Skiing at Washington Pass - Nov 10th

Emily and I wanted to get some good early season skiing in, so we submitted to the long drive up to Washington Pass. It had been sunny and warm all week, but temperatures at the pass seemed to have stayed below 40 deg. Dreams of powder and nice open slopes danced in our heads until the alarm went off at 5:30 Saturday morning... but it was not to be, the snooze button dictated another half hour of jerky sleep.

We hit the road, and had bare and dry conditions all the way up to the Pass. We drove around the hairpin, marveling at the almost-formed but now rotting roadcut ice, and checked out the gully coming down from the S ridge of South Early Winters Spire. The slope looks like a great ski, very open and decently steep for a couple thousand feet, but the low snow cover had left the slope a bit bouldery for our liking. Thus we headed back to the Blue Lake TH and setup--we could skin right out of the parkinglot!

Emily climbing up with Cutthroat Peak in the backround.

We followed a track that cut off right, and seemed to be made with someone who has skinny Sikhs. Who the heck telemarks on skinny skis these days? No one! (well, almost no one) Once we figured this out we broke off the traversing track and headed strait uphill. We found a nice little clear cut that is far skier's left of the usual ski destination, and were able to quickly skin up to the base of the "headwall" in the valley. When approaching the liberty bell group, this headwall is a rock slab that you have to scamper up. In fall and spring, it's a nasty little trap of glide cracks. However, over on the forested left, it's just good old fashioned trees. We picked up an old uphill track traversing into the woods and followed it in. Little did we know, it didn't traverse for long! Soon we were pulling "ski-class 5" pine stemming moves with our skis on just to make it up the icy trail. After a hundred feet of that hastiness we traversed out of the track-of-doom and into the basin above.

The snow had been surprisingly powdery all the way up so far, but on top of a nice firm base. We skiied to the base of the open slopes below "blue lake peak" or what ever it is called, and ate a scrumptious lunch of sandwiches and chips (we brought the full size bag, of course!). We skinned up the slope until Emily's chronic skin-popping-off-the-tip-of-her-skiis problem was too much, and we headed down.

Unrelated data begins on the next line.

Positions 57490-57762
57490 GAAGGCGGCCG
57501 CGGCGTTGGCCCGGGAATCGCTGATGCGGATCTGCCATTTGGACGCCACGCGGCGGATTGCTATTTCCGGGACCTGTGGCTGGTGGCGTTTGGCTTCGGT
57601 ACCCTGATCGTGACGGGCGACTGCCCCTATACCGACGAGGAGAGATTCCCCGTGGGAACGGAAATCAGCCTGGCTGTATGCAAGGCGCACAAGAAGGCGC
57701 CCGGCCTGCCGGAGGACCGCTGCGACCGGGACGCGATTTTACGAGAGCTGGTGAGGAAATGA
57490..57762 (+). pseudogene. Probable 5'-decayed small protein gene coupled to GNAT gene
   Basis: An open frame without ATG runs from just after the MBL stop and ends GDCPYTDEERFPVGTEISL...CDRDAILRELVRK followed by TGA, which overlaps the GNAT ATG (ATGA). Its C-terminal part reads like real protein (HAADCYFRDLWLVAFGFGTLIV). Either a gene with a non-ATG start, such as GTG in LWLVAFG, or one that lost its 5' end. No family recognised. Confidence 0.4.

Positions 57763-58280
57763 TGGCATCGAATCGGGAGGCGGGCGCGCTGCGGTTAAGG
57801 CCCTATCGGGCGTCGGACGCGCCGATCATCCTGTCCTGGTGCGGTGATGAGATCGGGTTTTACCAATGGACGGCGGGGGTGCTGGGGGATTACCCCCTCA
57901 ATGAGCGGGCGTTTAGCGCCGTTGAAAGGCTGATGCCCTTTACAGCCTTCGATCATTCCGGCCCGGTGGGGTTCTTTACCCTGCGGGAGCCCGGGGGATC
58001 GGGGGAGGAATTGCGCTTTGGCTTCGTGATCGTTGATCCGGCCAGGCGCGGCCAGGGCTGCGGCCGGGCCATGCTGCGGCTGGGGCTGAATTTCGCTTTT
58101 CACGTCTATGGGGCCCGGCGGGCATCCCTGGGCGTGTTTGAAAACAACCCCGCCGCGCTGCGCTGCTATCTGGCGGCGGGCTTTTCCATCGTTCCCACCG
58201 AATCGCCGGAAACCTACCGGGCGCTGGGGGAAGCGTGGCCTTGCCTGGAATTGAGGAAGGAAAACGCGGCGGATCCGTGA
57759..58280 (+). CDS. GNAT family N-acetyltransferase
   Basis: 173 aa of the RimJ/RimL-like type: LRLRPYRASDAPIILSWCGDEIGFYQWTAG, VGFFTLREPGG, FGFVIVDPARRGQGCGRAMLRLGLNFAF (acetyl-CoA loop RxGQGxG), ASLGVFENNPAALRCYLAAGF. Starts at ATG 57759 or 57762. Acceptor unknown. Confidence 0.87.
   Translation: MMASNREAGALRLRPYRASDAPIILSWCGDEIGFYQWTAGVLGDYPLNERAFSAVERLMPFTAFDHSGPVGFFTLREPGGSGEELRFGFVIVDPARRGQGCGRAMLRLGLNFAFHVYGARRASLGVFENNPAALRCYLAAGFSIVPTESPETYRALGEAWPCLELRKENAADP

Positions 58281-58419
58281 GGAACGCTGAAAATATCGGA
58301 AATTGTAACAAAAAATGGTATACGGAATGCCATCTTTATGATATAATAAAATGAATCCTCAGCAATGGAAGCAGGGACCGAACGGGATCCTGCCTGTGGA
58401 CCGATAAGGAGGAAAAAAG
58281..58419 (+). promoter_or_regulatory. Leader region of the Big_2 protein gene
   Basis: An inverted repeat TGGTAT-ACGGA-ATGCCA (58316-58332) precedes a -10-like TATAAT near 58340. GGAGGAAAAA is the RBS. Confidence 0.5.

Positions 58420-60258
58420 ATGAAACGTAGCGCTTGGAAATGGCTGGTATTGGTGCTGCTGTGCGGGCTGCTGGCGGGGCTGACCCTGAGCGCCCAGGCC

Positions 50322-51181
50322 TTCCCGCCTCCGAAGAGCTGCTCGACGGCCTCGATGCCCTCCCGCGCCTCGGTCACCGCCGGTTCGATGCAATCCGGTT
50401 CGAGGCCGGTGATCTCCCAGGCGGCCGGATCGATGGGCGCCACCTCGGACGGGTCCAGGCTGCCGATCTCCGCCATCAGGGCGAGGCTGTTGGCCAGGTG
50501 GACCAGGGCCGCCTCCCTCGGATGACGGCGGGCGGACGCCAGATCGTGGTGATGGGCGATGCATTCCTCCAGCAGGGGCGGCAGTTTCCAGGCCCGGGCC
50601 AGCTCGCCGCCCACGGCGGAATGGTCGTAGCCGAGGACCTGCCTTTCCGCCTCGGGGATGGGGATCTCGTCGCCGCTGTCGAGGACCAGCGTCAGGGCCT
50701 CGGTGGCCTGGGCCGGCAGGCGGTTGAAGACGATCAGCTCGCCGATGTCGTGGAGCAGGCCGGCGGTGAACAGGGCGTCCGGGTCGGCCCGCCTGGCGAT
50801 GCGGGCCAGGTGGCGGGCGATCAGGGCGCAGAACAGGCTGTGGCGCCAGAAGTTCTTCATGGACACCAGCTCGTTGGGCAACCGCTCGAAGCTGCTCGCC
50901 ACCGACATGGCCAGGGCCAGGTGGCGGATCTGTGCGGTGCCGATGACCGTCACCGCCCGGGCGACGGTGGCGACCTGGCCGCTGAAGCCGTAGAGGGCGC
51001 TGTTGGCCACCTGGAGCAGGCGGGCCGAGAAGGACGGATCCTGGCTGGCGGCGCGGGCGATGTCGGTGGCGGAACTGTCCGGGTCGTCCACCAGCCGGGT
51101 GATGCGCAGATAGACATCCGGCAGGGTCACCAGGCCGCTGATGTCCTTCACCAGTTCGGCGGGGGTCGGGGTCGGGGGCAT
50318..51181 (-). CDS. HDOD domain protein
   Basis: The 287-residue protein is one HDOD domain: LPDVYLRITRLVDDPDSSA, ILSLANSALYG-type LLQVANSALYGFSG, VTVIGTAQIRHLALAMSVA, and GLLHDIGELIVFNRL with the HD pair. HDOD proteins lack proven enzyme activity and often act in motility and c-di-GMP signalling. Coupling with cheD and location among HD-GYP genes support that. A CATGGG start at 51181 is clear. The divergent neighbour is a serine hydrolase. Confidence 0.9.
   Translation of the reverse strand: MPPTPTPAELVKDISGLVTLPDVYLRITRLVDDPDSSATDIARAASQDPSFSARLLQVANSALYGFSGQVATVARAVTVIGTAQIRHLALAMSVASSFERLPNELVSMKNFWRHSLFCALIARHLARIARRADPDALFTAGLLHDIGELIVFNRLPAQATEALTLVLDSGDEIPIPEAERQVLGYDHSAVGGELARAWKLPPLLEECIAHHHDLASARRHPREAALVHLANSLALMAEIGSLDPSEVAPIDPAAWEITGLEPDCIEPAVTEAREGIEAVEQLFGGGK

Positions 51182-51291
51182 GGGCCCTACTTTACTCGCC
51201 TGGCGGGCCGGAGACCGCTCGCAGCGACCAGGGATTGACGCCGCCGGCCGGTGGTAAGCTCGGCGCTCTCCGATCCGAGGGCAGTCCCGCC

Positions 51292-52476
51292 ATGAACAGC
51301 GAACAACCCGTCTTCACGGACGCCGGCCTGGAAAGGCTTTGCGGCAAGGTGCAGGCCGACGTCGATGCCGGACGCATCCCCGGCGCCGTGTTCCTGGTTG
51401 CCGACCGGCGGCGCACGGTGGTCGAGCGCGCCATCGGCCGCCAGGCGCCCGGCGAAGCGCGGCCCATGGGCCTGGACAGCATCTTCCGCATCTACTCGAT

Emily turning through the powdery glades under the Spires.

The snow was a bit crusty, and after some halfway decent turns I managed to do a total face plant. Here's how it went: Dave turns down hill, left ski is going left, right ski is going right (shit!), Dave's head hits the snow first, Dave's ski popps off and hits him in a "sensitive" place. I had snow in everything, including packed deep into my ears. Ugh, this doesn't happen with corn snow! Luckily lower down the crust abated, and Emily and I had great powder glades back down to "the headwall".

We reached the headwall and the quality of skiing quickly deteriorated. The trees were too dense to ski in, and it got pretty steep. We slipped and turned our way down until we were skiing out the crusty lowlands back to the car. Eventually we found the summer trail and tried skiing down it. This was ridiculous, so we soon put our skis on our backs and walked out the rest of the equally ridiculous trail. (this is the only trail I know of that parallels 30 ft off the road for a good 1/4 mile)

On the way home we were talking about what to have for dinner. Phil's recent trip to The Olive Garden got me thinking about their unlimited salad and bread sticks. Around colonial creek campground on highway 20 it was decided. We need an Olive Garden. The only problem is, where the heck is an Olive Garden?? We decided to just drive back to town and find the one on the East side. We found the place in Kirkland without too much trouble and were soon waiting in line... Waiting in line for The Olive Garden you ask? Well... yes. They gave us a little flashing pager for when our name was to be called. Once the thing lit up we walked over and the door man opened the door for us. Being ever so gracious, Emily thanked our doorman by saying, "You must have a really strong right arm!" An awkward moment between the doorman and us ensued, but soon laughter was had by all.

The spires were in amazing shape for mid-November! All of the SW facing routes looked mostly snow free with only patches on ledges. The Beckey route on Liberty Bell was totally dry, but I'd expect there to be some ice on the 2nd pitch's chimney. (There was a ton of ice in May of one year on that pitch) The SW corner of SEWS looked doable, and I heard of more than one party climbing the South Arret of SEWS. The gullies between the spires didn't seem to have enough snow/ice to make for any decent mixed climbing, but maybe they will if it stays cold!

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